“I was hoping the seamers would utilise the conditions, having won the toss and electing to bowl, but maybe it wasn’t [their] day. The spinners did exceptionally well to get us back into the game.”
Mithali Raj’s assessment of her bowlers after India’s seven-wicket win against Windies Women in their Women’s World Cup 2017 fixture in Taunton on Thursday (June 29) was based on the following figures: Jhulan Goswami and Shikha Pandey, the new-ball bowlers on a cold, cloudy morning after rain the previous day, went for a combined 50 runs in nine overs. The three frontline spinners – spin was introduced as early as in the seventh over – sent down 30 overs for 69 runs and five wickets. Add the part-timers – Mona Meshram taking up bowling duties until an injured Harmanpreet Kaur returned – and spin accounted for 41 of India’s overs bowled and seven Windies wickets in their 183 for 8.
Was it the surface? Anisa Mohammed, the Windies offspinner, didn’t think the pitch held much for her. But Smriti Mandhana felt it worked for India’s slower bowlers. “The wicket was suiting them. Yes, the ball was holding back. An Indian spinner, if the ball holds back, they won’t let the batters settle.”
Ekta Bisht, the left-arm spinner, Poonam Yadav, the legspinner, and Deepti Sharma, the offspinner, made good use of angles and opted to bowl around the wicket to tie down the batters. The latter two even got considerable turn. They denied the Women’s World Twenty20 champions any boundaries for a stretch of 20 overs in the middle.
Interestingly, Australia too had used the tactic of slowing it down against Windies in their opener at the same ground a couple of days previously. Jess Jonassen, the left-arm spinner, even opened the bowling then.
Jonassen was the leading wicket-taker of the ICC Women’s Championship with 31 scalps from 21 matches. South Africa’s Sune Luus, the legspinner, had the most victims in 2016, way ahead of the pack with 37 from 22 games. India’s spin success is well chronicled – and the tussle for the best and most varied attack could come down to them and Australia. The numbers show that spin has had more success than pace this World Cup. All this, along with other teams working to strengthen their spin stocks, point to a definite trend in the women’s game.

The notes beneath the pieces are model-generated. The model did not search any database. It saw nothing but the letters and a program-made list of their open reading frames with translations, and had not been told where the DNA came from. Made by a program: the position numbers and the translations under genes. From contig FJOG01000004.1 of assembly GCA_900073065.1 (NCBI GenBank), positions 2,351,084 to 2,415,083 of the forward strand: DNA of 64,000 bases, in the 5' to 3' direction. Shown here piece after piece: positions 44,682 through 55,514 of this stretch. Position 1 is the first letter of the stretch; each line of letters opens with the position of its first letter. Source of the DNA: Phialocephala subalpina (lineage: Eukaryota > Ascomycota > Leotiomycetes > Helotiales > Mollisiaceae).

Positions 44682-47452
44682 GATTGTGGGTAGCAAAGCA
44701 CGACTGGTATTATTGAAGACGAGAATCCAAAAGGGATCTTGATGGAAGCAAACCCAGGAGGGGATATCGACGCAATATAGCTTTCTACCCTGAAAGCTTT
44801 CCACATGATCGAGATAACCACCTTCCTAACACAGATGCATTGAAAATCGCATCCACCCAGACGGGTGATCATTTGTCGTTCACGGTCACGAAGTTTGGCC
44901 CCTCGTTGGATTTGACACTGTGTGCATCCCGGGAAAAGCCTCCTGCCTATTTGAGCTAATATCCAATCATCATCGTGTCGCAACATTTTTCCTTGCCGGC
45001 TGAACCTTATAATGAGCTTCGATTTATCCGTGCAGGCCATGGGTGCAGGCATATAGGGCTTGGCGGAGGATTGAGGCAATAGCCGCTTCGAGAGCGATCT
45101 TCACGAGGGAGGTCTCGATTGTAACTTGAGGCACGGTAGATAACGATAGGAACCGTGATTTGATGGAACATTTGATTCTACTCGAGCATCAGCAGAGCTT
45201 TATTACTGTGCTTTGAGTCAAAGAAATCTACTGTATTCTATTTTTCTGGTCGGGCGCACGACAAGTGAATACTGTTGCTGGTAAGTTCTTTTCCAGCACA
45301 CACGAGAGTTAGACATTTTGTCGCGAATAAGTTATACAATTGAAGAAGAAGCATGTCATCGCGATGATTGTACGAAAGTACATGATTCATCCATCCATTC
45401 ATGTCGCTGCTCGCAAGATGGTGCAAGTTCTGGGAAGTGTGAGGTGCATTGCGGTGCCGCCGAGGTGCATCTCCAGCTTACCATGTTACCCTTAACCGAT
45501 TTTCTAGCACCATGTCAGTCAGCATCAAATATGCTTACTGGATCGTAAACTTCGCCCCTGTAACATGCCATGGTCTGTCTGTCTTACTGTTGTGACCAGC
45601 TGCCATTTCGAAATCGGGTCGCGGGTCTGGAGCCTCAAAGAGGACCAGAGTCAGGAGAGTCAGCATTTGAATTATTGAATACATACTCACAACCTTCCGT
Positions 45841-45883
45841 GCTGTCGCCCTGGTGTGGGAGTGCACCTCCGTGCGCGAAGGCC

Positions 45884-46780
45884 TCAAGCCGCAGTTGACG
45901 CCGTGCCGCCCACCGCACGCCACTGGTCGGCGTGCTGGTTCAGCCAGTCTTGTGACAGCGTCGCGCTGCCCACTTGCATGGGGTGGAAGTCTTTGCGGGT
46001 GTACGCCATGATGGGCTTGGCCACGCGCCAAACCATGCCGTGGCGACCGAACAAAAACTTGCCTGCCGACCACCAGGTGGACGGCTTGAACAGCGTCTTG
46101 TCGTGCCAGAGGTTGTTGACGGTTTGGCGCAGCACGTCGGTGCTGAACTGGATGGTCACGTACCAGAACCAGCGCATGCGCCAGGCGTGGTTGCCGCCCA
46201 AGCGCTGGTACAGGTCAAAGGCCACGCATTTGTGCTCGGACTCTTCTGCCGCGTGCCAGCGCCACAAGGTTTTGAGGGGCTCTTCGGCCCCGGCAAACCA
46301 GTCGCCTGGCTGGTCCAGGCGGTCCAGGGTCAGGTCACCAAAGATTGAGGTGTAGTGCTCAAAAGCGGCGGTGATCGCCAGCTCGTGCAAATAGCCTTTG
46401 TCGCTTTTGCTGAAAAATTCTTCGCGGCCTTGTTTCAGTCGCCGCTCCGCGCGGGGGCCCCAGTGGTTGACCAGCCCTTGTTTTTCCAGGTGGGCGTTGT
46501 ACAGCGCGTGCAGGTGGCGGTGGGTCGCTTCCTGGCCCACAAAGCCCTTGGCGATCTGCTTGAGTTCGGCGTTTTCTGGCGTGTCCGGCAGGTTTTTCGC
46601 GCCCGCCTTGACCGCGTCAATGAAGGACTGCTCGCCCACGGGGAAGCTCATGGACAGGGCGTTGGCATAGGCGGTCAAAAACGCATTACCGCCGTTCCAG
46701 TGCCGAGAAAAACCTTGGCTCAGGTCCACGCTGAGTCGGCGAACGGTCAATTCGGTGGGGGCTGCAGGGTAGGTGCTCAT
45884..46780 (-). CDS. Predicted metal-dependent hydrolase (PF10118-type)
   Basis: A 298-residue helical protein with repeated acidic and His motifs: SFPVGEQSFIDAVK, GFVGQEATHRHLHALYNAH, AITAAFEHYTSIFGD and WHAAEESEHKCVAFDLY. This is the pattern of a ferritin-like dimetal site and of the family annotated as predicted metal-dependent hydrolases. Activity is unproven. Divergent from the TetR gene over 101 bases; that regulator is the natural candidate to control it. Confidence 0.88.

“That’s another thing that has changed in women’s cricket – spin has really become a big part of it. Even from a batting perspective, it has led to adjustments. I generally tend to like the pace to be more, but I have worked pretty hard on my sweep shots and options against spinners,” New Zealand’s Rachel Priest told Wisden India in an interview recently.
“It’s no secret that slow bowling is the way forward for women’s cricket. We can’t generate as much pace as the men and we like the pace coming onto the ball as well,” agreed Beth Mooney, the Australian opener.
“Wickets are getting a lot truer. The faster the ball is coming, the easier it is to hit. Taking the pace off means the batter actually has to create the pace themselves,” explained Jonassen. “As the ball gets older and the wickets get older, that can be quite difficult. As a bowler, if you’ve got that option (slower delivery) up your sleeve, you might as well use it. There’s only so much you can do when the ball’s coming slower. It’s much easier to defend.”
Which isn’t to say that teams aren’t adapting. England, for example, negated the threat in going on to post the second-highest score in World Cup history against Pakistan. The Windies tail too showed it wasn’t as herculean a task as the top order made it look.
“I always looked at spin as a great way to get from 20 to 50 really, because it had meant you’d seen off the new ball,” said Caroline Foster, the former England opener, who held until recently the record for the top opening stand in women’s ODIs. “Watching this game, it was like going back in time, watching West Indies block back 10-15 overs of spin for very few runs.
“You’ve got to be proactive. You’ve got to know your single options and boundary options. Obviously at the end we’ve seen people move across the stumps and fetch the ball for boundaries and it would have been great to see that earlier on.”
Mooney declared her side were among the best in facing the turning delivery, even when it was the new ball. “We’ve got a lot better in the past 18 months as a batting unit playing spin, and I actually think we’re the best batting line up against spin. We won’t really do anything different, we won’t change our plans, we’ll just be nice and positive, and make sure they don’t get into a rhythm with their bowling.”
Nicole Bolton, her opening partner, added: “Back home, we use our feet a lot more to spin. Here we don’t like to let the spinners settle too much in their lengths. We have a couple of options, we can move our feet or push really hard back. We just have to assess the wickets as we go. Some are a bit slower, and will turn. Some will skid on, which will make it easier to move your feet. The biggest thing for us is that the more positive you are, the more we can move our feet and put the pressure back on the spinners.”
Foster, who holds coaching roles with Somerset and the Super League team Western Storm, stressed on the need to equip young batters with the skills required early. “Girls need a game plan against spin,” she said. At the age group level, she said, “We talk about playing spin a lot – actually not just spin, there are seamers who don’t rush you for pace. They are the ones you can treat as spinners as well – use your feet, get across your stumps, sweep, paddle, get close to the ball and get far away from the ball. It’s a batting mentality that’s got to be ingrained in the game.”
After what West Indies went through, a few teams should be taking notes.